Weekly Summary: 23rd April 2021

DATA: Rightmove reported an annual rise of 5.1% in asking prices in April

This took their index to its highest ever level. They also reported sales agreed were 55% higher than two years ago with not enough new listings to meet buyer demand.

DATA: ONS reported an 8.6% annual rise in house prices in February

With a 0.5% monthly rise, the completion based index is continuing to report high growth.

DATA: HMRC reported 191,000 transactions in March

There were 92% more transactions in March than the 2013-19 monthly average as the late extension of the stamp duty holiday still led to a rush of activity. Despite the high levels of transactions in recent months, the market shutdown last year means the total number of over the last year was 1.2 million. This is very similar to the annual totals seen since 2013.

DATA: ONS reported £1.3 billion in stamp duty land tax receipts in March

The data shows there are a large number of transactions that are liable for stamp duty.

POLICY: MHCLG launch mortgage guarantee scheme

The scheme is intended to increase the availability of high loan-to-value mortgages and replicates the original scheme launched in 2013. See Chart of the Week for more detail.

REPORT: MHCLG release Household Resilience Study: Wave 2

The survey found that “Mortgage arrears have returned to pre-pandemic level” but “Private rental arrears remain higher than they were pre-pandemic”. It also reports “Private renters and those with a mortgage were more likely to say that their household income had decreased” and “Overcrowding has increased, particularly in the private rented sector”.

REPORT: House of Commons Library on “What is affordable housing?”

The briefing paper looks at definitions of affordable housing and assesses the affordability of housing across different tenures.

Chart of the Week

The re-launch of the guarantee scheme should help improve the availability of higher loan-to-value (LTV) mortgages but it is only really fixing the short-term impact of the pandemic. That is the decline in the last few quarters on the chart below. The longer term issues of high house prices relative to incomes and tighter mortgage regulation remain in place.

Although the mortgage guarantee got most of the attention this week, it was Nationwide’s new product that could end up being much more important. They suggest buyers could borrow 5.5 times their income at up to 90% LTV thanks to changes in the stress test rate they apply on mortgages with longer fixed rate periods. Mortgage borrowers are stress tested on the rate they will be on in five years time with most tested on the lender’s revert-to-rate plus 3%. In theory, if the borrower has a five year plus fixed rate period, they could just be tested at that typically lower rate. However lenders have tended to stick to testing at the higher rate due to concerns around conduct risk: encouraging buyers to pay more on longer term fixed rate periods in order to borrow more is not a good look. Until now.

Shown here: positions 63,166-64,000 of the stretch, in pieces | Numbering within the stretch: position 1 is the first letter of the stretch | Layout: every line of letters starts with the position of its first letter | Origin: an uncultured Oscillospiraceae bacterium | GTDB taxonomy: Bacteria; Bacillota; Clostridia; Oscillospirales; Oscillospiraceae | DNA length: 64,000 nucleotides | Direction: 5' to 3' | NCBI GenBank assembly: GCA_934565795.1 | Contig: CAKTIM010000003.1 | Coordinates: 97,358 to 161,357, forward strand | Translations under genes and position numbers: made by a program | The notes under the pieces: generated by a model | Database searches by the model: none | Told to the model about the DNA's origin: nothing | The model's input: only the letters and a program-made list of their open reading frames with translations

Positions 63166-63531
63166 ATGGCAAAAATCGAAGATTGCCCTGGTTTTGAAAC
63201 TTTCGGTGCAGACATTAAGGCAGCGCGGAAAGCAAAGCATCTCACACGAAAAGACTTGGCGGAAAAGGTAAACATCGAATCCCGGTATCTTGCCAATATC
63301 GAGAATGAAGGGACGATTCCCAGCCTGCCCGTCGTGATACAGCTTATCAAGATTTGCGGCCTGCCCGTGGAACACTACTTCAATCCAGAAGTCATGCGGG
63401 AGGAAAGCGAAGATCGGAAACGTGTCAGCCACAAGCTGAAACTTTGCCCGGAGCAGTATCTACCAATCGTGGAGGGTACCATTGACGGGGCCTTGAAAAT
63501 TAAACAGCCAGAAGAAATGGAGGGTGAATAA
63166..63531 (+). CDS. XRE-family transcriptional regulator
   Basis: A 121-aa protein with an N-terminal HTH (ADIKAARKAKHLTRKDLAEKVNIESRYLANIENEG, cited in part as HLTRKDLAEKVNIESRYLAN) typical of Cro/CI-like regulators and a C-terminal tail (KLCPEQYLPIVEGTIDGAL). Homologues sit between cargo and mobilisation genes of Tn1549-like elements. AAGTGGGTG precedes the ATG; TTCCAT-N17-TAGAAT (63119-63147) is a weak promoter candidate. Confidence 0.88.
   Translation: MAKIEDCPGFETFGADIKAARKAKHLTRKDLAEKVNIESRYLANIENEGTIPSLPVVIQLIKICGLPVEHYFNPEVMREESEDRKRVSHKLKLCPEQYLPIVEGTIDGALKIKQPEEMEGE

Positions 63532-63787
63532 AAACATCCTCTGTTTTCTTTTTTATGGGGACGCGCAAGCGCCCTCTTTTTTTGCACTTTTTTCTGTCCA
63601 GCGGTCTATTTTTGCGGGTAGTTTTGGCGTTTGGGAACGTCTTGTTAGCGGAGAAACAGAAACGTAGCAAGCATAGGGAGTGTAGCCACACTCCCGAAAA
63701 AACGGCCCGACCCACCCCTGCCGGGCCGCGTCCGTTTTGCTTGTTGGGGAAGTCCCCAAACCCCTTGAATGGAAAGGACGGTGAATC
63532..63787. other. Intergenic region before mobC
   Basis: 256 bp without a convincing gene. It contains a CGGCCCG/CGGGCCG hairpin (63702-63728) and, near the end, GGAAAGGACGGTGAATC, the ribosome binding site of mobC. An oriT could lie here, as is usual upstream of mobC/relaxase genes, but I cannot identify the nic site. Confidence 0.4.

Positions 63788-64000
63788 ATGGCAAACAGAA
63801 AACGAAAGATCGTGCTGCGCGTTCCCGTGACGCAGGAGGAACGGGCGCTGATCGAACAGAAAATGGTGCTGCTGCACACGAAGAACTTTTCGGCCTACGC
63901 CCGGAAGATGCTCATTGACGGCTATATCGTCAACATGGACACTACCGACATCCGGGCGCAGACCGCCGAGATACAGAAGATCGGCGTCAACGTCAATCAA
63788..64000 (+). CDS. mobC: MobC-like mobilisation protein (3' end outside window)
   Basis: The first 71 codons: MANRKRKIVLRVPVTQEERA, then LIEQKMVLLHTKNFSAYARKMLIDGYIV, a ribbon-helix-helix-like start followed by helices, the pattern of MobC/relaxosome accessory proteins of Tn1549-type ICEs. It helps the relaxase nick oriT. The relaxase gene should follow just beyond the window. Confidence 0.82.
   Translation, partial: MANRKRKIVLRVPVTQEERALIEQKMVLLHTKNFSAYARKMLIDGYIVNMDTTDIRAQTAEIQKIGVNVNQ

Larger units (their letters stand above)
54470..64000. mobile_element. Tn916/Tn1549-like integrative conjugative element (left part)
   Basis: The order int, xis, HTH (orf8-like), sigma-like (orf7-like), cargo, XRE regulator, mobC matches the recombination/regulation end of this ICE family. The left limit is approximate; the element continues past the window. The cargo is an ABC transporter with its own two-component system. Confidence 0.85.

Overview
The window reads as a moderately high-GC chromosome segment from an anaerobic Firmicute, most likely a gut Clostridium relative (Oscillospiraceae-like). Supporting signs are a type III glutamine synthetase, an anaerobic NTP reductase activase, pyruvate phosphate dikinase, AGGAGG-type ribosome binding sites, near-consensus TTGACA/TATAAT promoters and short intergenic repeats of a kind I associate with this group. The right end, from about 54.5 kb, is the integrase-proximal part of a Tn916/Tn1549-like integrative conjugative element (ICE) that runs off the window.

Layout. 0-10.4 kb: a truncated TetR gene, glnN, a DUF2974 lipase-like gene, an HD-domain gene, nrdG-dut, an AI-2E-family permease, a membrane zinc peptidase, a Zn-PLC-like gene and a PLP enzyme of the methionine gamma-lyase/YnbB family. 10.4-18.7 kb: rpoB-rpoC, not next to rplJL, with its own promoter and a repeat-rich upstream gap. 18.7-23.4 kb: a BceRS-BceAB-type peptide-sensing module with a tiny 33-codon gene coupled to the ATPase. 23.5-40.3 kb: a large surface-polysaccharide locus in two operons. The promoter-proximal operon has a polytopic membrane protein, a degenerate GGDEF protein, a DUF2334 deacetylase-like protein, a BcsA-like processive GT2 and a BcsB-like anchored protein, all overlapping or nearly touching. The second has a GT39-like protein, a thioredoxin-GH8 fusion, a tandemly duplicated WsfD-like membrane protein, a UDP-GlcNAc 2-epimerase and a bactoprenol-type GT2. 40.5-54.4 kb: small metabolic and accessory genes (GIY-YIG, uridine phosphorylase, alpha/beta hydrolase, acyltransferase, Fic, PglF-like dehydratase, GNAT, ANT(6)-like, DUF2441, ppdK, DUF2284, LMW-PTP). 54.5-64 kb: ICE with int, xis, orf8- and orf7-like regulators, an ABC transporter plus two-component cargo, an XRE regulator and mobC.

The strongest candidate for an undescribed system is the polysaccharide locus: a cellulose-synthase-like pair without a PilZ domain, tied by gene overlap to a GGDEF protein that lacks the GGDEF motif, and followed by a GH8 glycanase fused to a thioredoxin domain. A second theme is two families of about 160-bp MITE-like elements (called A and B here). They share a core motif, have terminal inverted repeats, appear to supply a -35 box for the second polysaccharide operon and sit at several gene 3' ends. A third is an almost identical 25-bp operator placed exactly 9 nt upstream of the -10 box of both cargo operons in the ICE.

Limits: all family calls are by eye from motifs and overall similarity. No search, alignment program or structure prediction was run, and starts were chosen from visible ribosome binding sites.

From Nationwide’s release it appears they have satisfied themselves and the regulators that they can use this approach appropriately. By doing so, they can now lend more to borrowers where the stress test was a constraint. This could be a significant change in the mortgage market and it’s possible that Nationwide’s approach does more to deliver on the government’s manifesto promise of turning generation rent into generation buy than their own guarantee scheme. However, this solution doesn’t fix all the barriers to home-ownership as the soft cap on loans above 4.5 times income will limit numbers, saving a deposit is still a big barrier for many, and this approach could just help the current generation but end up pushing up house prices beyond the reach of future generations.